Repeat radiosurgery for idiopathic trigeminal neuralgia

Bruce E. Pollock, Robert L. Foote, Michael J. Link, Scott L. Stafford, Paul D. Brown, Paula J. Schomberg

Research output: Contribution to journalArticle

40 Citations (Scopus)

Abstract

Purpose Although frequently performed, the efficacy and safety of repeat trigeminal neuralgia radiosurgery is not well described. Methods and materials Between August 1997 and December 2002, 19 patients (9 men, 10 women) underwent repeat trigeminal neuralgia radiosurgery. The median interval between procedures was 16 months. The median dose (based on an output factor of 0.87 for the 4-mm collimator) for repeat radiosurgery was 76.1 Gy; the median additive dose was 163.1 Gy. Outcomes were defined as excellent (no pain, no medications), good (no pain, reduced medications), fair (>50% pain reduction), and poor. Median follow-up was 24 months. Results Outcomes after repeat radiosurgery were excellent (n = 14, 74%), good (n = 1, 5%), fair (n = 3, 16%), and poor (n = 1, 5%). Two patients had recurrent pain at 7 and 22 months; 71% and 61% of patients had an excellent outcome at 1- and 2-years after radiosurgery, respectively. Eleven patients (58%) described facial parathesias (n = 3), numbness (n = 5) or dyesthesias (n = 3). Two patients (11%) developed corneal numbness. Nine of 11 patients (82%) with new trigeminal deficits had excellent outcomes at last follow-up compared with 3 of 8 patients (38%) with unchanged facial sensation (p = 0.07). Conclusions Repeat trigeminal neuralgia radiosurgery at the dosage described has better facial pain outcomes than primary radiosurgery. However, because the procedure is nonselective and the rate of bothersome numbness was relatively high (16%), dose reduction is recommended to reduce the morbidity of repeat trigeminal neuralgia radiosurgery.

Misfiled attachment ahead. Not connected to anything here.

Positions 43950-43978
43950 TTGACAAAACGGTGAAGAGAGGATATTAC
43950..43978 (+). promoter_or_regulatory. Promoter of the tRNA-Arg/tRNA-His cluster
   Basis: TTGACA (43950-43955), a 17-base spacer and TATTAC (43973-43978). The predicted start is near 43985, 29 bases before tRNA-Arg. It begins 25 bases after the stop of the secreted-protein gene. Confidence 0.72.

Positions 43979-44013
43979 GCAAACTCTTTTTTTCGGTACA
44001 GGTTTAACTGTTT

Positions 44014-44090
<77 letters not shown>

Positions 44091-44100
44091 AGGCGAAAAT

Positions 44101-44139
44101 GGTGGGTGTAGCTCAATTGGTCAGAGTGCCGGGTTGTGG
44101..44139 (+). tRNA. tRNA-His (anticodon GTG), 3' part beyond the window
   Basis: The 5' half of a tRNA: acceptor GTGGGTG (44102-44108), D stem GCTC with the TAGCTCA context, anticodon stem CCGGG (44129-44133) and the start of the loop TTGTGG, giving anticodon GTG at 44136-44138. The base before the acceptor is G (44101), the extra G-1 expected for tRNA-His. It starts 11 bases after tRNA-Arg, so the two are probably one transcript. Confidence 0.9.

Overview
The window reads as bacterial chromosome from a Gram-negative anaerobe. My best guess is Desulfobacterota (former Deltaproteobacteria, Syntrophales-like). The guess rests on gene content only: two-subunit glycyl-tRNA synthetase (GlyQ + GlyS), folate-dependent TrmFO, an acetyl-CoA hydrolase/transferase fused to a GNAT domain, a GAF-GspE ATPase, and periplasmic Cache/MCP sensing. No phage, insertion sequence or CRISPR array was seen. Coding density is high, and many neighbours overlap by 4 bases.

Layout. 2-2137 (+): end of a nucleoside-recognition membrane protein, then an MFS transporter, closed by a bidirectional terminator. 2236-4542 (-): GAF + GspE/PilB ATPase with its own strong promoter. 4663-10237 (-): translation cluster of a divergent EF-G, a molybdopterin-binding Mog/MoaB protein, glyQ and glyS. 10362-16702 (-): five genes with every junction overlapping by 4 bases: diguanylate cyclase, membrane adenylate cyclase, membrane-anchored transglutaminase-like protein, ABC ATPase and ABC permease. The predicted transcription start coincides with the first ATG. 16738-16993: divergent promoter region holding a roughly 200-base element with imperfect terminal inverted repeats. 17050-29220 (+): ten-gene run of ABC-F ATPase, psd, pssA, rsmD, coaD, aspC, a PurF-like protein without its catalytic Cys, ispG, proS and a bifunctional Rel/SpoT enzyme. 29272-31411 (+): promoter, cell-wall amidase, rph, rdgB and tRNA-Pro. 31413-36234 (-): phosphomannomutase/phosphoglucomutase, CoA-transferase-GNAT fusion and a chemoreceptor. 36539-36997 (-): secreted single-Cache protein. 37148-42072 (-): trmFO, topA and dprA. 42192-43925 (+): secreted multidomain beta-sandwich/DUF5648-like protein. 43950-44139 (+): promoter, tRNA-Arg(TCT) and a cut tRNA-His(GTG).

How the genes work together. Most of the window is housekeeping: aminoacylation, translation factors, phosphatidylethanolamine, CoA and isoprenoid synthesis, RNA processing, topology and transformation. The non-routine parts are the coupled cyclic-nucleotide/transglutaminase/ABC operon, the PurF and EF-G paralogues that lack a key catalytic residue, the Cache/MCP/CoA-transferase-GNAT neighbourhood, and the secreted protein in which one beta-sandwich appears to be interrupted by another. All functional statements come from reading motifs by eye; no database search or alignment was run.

Original languageEnglish (US)
Pages (from-to)192-195
Number of pages4
JournalInternational Journal of Radiation Oncology Biology Physics
Volume61
Issue number1
DOIs
StatePublished - Jan 2005

Fingerprint

Trigeminal Neuralgia
Radiosurgery
pain
Hypesthesia
dosage
Pain
Facial Pain
collimators
safety
intervals
Morbidity
Safety
output

Keywords

  • Radiosurgery
  • Trigeminal neuralgia

ASJC Scopus subject areas

  • Oncology
  • Radiology Nuclear Medicine and imaging
  • Radiation

Cite this

Pollock, B. E., Foote, R. L., Link, M. J., Stafford, S. L., Brown, P. D., & Schomberg, P. J. (2005). Repeat radiosurgery for idiopathic trigeminal neuralgia. International Journal of Radiation Oncology Biology Physics, 61(1), 192-195. https://doi.org/10.1016/j.ijrobp.2004.03.019

Repeat radiosurgery for idiopathic trigeminal neuralgia. / Pollock, Bruce E.; Foote, Robert L.; Link, Michael J.; Stafford, Scott L.; Brown, Paul D.; Schomberg, Paula J.

In: International Journal of Radiation Oncology Biology Physics, Vol. 61, No. 1, 01.2005, p. 192-195.

Research output: Contribution to journalArticle

Pollock, BE, Foote, RL, Link, MJ, Stafford, SL, Brown, PD & Schomberg, PJ 2005, 'Repeat radiosurgery for idiopathic trigeminal neuralgia', International Journal of Radiation Oncology Biology Physics, vol. 61, no. 1, pp. 192-195. https://doi.org/10.1016/j.ijrobp.2004.03.019
Pollock, Bruce E. ; Foote, Robert L. ; Link, Michael J. ; Stafford, Scott L. ; Brown, Paul D. ; Schomberg, Paula J. / Repeat radiosurgery for idiopathic trigeminal neuralgia. In: International Journal of Radiation Oncology Biology Physics. 2005 ; Vol. 61, No. 1. pp. 192-195.